D-Mo's stock was not going to rise any furtther than he had when he left. That is why I think he made the right decision. He was going to be the same thing after last year, a tall point with limited scoring capacity and nice court vision, that is him for better or worse. I don't think he is the type of player that was going to develop any more than he did in college. Hardaway's breakout freshman year did nice things for Morris' stats and Michigan got some good pub from their good showing against Duke. And Morris was very effective in the second half of the Duke game. Morris was not projected to some all time great pro prospect when he was coming in, going where he went in the draft was more than expected. Sometimes making the right move entering the draft is not about longevity but about that first contract and knowing when you have caught lightning in a bottle.
And his stock has risen by coming back and playing well. He was borderline first rounder too, and now he's probably a solid 1st rounder, with upside still.
not think that people thought that about Burke last year at all. I did not expect much from him coming in, but I could tell half way through the season that he was an NBA player and a good one. I never thought that about Morris, I thought that after his second year that he could grab a spot on an NBA roster, get a few nice checks and then get some slightly less nice checks overseas. I thought returning for another year could have had three possible results, 1)going exactly the same place in the draft one year later (best possible result), 2) injury, 3) it becomming painfully obvious that he cannot shoot and really can only go one direction with the ball (and possibly not being drafted at all). I think going when he went was the only decision. With Burke the sky is the limit, with Morris, he had already exceeded his limit and he damn well knew it.
after his second season and are now pretending you weren't. There's too little equivalency in their cases anyway, and Darius is on record as saying he is glad he did what he did.
Why second-guess the guy's life decisions? Unproductive. He has now made some large bills doing what he wanted to do instead of studying and doing what he wanted to do, and can come back and finish school or get a college degree when and if he wants.
If he hasn't improved enough with NBA coaching/resources, then there's definitely no guarantee he would have made that improvement with another year at UM, I don't think his draft decision really is important here
At this point, he is in the NBA. Regardless of when he made the decision to leave, if he is having trouble finding a role and sticking with his team, it doesn't really matter much when or how he got there. Might have been drafted a bit higher with one more year under his belt, might have gotten some more money upfront, etc
But in the end of the day, once there he's got to make plays to stay on the team.
I'm hoping that this is just a bad fit for him and he gets picked up by someone else who can better utilized his talents.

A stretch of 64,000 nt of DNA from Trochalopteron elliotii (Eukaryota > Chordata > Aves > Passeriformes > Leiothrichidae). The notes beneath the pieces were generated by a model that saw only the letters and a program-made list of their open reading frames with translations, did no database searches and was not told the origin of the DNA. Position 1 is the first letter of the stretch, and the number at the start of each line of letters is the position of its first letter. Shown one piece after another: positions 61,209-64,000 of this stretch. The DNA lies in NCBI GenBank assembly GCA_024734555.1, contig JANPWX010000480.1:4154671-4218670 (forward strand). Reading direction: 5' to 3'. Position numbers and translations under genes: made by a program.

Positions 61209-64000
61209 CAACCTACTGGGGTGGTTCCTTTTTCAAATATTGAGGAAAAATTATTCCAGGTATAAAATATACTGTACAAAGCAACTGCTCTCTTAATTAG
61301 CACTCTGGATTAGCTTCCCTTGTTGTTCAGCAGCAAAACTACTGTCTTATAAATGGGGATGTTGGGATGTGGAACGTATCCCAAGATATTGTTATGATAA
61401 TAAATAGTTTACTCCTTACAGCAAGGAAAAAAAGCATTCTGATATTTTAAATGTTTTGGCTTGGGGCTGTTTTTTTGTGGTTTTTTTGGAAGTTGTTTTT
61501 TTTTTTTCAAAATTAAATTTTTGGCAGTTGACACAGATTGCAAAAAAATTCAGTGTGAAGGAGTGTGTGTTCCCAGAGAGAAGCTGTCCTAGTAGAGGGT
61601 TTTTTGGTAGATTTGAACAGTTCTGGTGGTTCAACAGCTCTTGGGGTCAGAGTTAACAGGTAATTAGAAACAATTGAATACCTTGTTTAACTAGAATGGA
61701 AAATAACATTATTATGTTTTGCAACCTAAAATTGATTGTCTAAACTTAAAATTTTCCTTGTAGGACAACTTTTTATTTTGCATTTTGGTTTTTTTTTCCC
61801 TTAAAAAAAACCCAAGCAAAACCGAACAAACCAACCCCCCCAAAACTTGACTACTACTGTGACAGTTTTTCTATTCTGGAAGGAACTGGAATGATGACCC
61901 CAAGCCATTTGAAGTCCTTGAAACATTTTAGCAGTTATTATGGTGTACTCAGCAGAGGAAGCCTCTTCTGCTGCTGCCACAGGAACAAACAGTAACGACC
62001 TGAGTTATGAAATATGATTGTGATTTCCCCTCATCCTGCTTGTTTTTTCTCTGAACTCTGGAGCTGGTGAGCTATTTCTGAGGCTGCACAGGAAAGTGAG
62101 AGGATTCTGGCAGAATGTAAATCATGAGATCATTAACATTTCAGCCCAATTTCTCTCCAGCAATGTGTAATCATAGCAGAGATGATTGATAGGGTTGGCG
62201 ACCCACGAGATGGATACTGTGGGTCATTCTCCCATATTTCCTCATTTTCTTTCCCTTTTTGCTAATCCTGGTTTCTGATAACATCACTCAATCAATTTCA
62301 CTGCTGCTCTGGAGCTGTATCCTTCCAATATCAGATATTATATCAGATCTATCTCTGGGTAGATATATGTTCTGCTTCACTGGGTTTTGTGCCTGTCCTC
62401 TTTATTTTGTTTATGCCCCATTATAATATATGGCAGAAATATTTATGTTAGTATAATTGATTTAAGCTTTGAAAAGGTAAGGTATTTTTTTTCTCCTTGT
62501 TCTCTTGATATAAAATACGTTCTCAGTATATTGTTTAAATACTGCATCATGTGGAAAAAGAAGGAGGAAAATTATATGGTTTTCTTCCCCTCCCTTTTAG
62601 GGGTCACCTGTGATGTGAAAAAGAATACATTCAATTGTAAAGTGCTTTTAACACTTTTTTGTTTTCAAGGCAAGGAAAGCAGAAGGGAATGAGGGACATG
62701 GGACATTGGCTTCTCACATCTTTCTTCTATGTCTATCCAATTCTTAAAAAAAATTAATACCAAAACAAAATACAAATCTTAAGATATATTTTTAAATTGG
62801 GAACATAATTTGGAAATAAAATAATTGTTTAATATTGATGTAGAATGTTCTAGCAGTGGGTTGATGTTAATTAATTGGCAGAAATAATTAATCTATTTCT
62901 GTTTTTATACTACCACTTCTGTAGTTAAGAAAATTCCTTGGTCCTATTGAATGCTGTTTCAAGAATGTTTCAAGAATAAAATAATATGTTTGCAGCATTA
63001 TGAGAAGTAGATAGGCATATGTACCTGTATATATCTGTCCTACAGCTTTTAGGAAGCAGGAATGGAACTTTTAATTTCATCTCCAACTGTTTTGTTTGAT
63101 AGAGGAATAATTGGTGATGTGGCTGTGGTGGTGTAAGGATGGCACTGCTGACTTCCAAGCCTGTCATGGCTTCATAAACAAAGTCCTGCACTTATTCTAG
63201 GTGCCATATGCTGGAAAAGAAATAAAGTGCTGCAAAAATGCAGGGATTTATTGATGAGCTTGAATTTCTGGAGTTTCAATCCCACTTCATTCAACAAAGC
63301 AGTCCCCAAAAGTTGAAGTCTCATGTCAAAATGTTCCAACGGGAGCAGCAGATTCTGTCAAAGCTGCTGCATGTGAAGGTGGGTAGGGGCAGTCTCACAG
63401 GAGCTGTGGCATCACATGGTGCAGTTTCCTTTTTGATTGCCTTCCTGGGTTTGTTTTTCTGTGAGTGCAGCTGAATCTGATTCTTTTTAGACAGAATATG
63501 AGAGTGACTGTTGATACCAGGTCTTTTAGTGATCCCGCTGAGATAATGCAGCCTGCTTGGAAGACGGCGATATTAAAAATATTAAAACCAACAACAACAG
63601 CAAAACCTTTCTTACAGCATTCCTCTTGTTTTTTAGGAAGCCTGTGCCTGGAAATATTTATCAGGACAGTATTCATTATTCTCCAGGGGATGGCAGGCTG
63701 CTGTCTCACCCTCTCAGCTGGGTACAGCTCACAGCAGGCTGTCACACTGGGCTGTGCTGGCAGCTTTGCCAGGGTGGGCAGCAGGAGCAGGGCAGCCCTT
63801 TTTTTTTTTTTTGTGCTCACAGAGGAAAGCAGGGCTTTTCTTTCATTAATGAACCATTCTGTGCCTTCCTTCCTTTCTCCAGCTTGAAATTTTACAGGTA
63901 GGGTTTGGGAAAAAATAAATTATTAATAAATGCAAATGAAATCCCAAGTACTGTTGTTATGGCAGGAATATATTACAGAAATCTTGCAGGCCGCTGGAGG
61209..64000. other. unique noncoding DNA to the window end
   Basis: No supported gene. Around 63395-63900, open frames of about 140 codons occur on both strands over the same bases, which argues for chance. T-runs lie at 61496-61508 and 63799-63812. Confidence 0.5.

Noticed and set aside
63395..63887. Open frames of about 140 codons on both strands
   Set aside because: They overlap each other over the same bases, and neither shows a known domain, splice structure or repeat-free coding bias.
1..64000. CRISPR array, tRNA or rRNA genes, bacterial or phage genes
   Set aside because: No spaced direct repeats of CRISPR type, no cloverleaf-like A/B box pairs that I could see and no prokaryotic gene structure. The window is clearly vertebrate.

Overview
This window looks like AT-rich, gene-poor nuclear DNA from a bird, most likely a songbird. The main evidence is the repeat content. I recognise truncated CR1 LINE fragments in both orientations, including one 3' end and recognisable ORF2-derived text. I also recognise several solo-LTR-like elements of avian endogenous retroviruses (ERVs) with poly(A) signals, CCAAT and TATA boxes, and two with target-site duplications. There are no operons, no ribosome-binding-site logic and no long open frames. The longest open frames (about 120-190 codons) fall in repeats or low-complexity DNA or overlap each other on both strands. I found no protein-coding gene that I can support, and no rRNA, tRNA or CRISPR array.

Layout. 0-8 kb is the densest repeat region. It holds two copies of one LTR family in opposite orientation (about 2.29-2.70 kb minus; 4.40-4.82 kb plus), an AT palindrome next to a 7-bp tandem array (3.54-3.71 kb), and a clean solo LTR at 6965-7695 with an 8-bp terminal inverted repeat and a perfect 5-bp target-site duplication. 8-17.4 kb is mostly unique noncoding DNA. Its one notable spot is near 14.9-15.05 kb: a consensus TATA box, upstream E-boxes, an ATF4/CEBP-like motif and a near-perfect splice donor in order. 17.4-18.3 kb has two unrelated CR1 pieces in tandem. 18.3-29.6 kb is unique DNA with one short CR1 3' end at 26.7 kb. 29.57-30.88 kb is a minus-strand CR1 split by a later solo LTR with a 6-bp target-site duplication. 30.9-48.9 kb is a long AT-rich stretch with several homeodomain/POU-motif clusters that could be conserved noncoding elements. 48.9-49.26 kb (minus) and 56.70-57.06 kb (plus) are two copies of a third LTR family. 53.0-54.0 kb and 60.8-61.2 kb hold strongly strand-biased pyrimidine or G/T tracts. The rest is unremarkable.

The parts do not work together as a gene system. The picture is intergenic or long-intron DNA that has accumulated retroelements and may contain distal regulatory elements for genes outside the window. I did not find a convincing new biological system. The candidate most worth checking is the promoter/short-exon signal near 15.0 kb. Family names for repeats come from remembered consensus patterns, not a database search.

LA was probably the best landing spot for him in the NBA. Its home, so its comfortable, and its on a team with scorers and in desparate need of a PG. Given all of that, he hasn't been able to deliver. If/when he gets cut/traded by the Lakers, I don't think he's got a long NBA shelf life. Not a lot of reasons for another team to take a flier on him.
catch, he has to become a decent shooter. He needs to shoot the ball 1,000 times per day, change mechanics, find God, something. I have watched him play a couple of times last year and he still throws it like a point guard for the Lady Vols (not that there is anything wrong with that). He will not have success in the league as a PG if he cannot make an open three at at least a 35-37% clip, regardless of size.
This assertion that Darius would develop better in the NBA as a likely bench player than with another year of college as THE MAN strikes me as questionable at best. I say this because that is frequently not practiced in other professional sports. Take european soccer: clubs routinely buy promising talent and then loan them out to smaller clubs so they can get first team minutes. They value game experience over practicing with the best players but only seeing spot minutes, and the latter is what Darius was signing up for.
Maybe this is not the greatest comparison, because these on loan soccer players are still practicing all day instead of worrying about classes, but there is apparently something to be said for seeing significant playing time for development.
Seeing playing time is good, but in theory the best coaches are in the nba, you practice all day for the entire year. The danger of stting on the bench is getting cut which is why guys should stay in college. Its better to be able to improve your game without having to worry about keeping your job but if you have a contract it is better for development to be in the nba. The development league does exist, its not like the lakers have to keep him on the bench.